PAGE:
Highly potent novel OSD drugs have gained popularity. At Metrics, our seasoned scientists are experts in supporting clients with their highly potent active pharmaceutical ingredient (HPAPI) formulation and development projects. Our characterisation capabilities combined with key insights gained over many years of experience, ensure that the containment and handling practices of any HPAPI project remain aligned.

The demand for HPAPIs has increased mostly because of the rapidly expanding oncology sector. As technology evolves and more oncolytic therapeutics are conceptualised, many companies turn to CDMOs to develop and produce their HPAPI drug substance and drug products. Because of the complexity and hazards involved in producing these drugs it is often easier to outsource this process to a team with a trusted track record and the installed containment technologies to effectively handle these products.

Manufacturing HPAPIs in-house requires major investments in contained development, production facilities, equipment and trained personnel who are certified to handle potent compounds. There are also many regulatory restrictions involved in handling potent drugs due to their hazardous characteristics and risk to the environment, patients, and manufacturing personnel.

Whilst some pharma companies do have in-house HPAPI capabilities, they are often at commercial scale. Yet, most contemporary needs for HPAPIs tend to be small batch sizes due to the specificity of the medication being produced. This means companies have had to partner with qualified outsourcing companies that are set up to handle smaller batches.

Key components in successful HPAPI operations

While there are a wide range of players now offering approaches to developing these drugs, not all CDMOs are equipped to properly handle HPAPIs. When looking for a partner, it is critical to first consider whether they have the proper equipment, facilities, and infrastructure to handle your HPAPI based on its known potency and health and safety hazards. Discuss the various risks associated with different unit operations and scales and be sure your CDMO can articulate a suitable plan to mitigate those risks and ensure they will be adequately addressed through the scale up process and commercialisation.

Engage development partners earlier for better patient centric delivery solutions

Asia, as well as pharmerging markets around the world are demanding more pharmaceuticals and more from pharmaceutical developers than ever before. All drugs, no matter what the route of administration, have to do more than ever. They have to be safe and effective and above all designed to suit the needs of the patient.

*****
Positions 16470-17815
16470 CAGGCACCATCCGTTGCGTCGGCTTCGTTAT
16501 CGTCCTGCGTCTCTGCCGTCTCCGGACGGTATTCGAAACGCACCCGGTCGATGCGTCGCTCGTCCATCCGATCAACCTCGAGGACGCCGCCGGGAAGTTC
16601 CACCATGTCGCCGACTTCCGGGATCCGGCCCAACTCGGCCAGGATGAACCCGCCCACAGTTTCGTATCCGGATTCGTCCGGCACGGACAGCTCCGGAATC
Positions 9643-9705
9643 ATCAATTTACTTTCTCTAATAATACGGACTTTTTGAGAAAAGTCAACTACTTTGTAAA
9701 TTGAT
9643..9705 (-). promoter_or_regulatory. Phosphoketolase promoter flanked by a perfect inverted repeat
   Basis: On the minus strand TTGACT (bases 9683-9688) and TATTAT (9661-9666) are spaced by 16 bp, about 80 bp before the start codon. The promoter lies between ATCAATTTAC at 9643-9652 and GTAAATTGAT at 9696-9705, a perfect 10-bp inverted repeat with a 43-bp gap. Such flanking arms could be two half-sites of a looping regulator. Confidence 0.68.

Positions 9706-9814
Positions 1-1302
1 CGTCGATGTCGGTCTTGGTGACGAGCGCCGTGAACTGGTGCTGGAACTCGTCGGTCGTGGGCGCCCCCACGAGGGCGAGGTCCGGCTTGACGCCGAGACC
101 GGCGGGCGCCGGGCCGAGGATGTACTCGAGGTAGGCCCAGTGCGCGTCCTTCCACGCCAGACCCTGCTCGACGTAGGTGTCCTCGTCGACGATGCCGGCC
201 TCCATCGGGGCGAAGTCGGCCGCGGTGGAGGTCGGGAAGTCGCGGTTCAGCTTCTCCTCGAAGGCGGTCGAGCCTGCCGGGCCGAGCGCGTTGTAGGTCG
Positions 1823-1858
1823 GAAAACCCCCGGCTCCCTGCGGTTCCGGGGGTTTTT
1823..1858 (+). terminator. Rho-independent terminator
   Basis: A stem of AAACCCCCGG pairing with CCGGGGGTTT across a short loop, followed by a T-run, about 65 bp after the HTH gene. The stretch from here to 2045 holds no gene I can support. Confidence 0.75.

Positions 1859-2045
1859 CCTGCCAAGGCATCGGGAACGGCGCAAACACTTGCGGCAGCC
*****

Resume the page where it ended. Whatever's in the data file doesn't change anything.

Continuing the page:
Topical formulations are inherently patient friendly

Most of the pharmaceutical market is dominated by oral or intravenous dosage forms. For some drugs, these conventional options for delivery are not possible due to drug instability, inability to get the drug to the target site, or systemic side effects. As patient expectations continue to rise, so does the requirement for pharmaceutical companies to develop more ‘user- friendly’ dosage forms.

This includes those that positively impact their health while integrating seamlessly into their lifestyles. This is especially important with topical formulations as the cosmetic and aesthetic properties are a critical aspect as patient compliance is often driven by the ease of use and the application experience. At MedPharm, the end user’s opinions and preferences are crucial from the start and are incorporated into the target product profile we establish with our clients from the outset.

A major trend that has impacted drug dosage forms is the rise in the use of complex entities known as biologics. These have brought their own challenges that has led to the need for new solutions in terms of packaging, analysis, delivery and stability. Research carried out with MedPharm’s experts challenges existing theories on topical delivery of these macromolecules and demonstrates that some aptamers can penetrate skin and remain active despite their large molecular weight (20k Daltons). This research offers hope for the discovery of new treatments for difficult-to-treat dermatological diseases.

There are multiple benefits associated with partnering with an expert for specialist dosage forms such as topical products for skin, eye, airways or mucosal membranes. To facilitate optimum formulation development unique knowledge and experience are required, something that most development companies lack in-house. Specialist contract developers like MedPharm possess an in-depth understanding of what it takes to get a product to market whether it is a new chemical entity, a re-purposed drug for a new indication, an OTC product or a generic. As a result, we expect to see a continued rise in outsourcing as the topical drug delivery market continues to advance.

One thing all three contributors agree on is that the more complex the dose formulation or delivery mode, the more it makes sense to introduce it as early as possible to development partners. The efficient development of a safe, effective oral or topical medication hinges on so many things, but it is clear that if patient-centricity issues aren’t addressed it will likely never reach patients successfully.



--Issue 41--

Author Bio


Lonnie Barish is the VP of Business Development and Marketing for Bora Pharmaceuticals USA. He is a seasoned Sales, Marketing, and Business Development Executive with over 25 years of experience in creating and managing Sales and Marketing teams. Lonnie’s strength lies in building solid relationships with his internal and external customers/ partners that create mutually beneficial opportunities. He has held senior sales roles at CMOs and CROs including ICON, AAIPharma, Cytovance and WellSpring.